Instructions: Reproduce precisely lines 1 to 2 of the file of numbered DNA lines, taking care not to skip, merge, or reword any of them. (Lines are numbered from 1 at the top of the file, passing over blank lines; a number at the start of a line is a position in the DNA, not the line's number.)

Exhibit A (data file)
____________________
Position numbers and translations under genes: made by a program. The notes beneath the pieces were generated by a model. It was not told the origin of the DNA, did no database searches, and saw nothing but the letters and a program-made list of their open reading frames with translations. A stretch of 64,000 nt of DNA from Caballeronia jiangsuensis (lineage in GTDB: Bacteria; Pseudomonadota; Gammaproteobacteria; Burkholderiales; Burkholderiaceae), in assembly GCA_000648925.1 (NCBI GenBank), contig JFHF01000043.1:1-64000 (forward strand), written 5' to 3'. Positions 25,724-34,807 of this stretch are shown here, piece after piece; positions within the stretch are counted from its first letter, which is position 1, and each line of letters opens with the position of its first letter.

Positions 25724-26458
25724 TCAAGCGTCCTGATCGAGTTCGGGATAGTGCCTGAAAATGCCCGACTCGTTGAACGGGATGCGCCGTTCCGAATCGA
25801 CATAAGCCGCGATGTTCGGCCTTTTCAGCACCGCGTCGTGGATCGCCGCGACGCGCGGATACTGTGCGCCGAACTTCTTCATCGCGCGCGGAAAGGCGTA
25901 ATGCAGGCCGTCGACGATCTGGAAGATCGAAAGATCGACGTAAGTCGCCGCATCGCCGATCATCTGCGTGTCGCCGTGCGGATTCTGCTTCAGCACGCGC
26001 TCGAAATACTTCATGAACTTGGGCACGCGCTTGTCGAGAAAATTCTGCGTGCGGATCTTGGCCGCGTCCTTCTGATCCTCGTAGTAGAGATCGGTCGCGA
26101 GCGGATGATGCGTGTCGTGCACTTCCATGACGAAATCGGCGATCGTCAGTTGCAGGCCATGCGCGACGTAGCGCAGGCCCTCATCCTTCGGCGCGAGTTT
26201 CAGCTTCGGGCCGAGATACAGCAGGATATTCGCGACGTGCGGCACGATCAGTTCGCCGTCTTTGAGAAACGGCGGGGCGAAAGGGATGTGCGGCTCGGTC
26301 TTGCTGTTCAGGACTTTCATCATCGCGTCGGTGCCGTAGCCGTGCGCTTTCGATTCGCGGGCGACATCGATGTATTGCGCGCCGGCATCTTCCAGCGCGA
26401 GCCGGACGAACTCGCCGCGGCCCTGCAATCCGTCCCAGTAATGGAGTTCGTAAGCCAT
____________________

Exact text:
Position numbers and translations under genes: made by a program. The notes beneath the pieces were generated by a model. It was not told the origin of the DNA, did no database searches, and saw nothing but the letters and a program-made list of their open reading frames with translations. A stretch of 64,000 nt of DNA from Caballeronia jiangsuensis (lineage in GTDB: Bacteria; Pseudomonadota; Gammaproteobacteria; Burkholderiales; Burkholderiaceae), in assembly GCA_000648925.1 (NCBI GenBank), contig JFHF01000043.1:1-64000 (forward strand), written 5' to 3'. Positions 25,724-34,807 of this stretch are shown here, piece after piece; positions within the stretch are counted from its first letter, which is position 1, and each line of letters opens with the position of its first letter.

Positions 25724-26458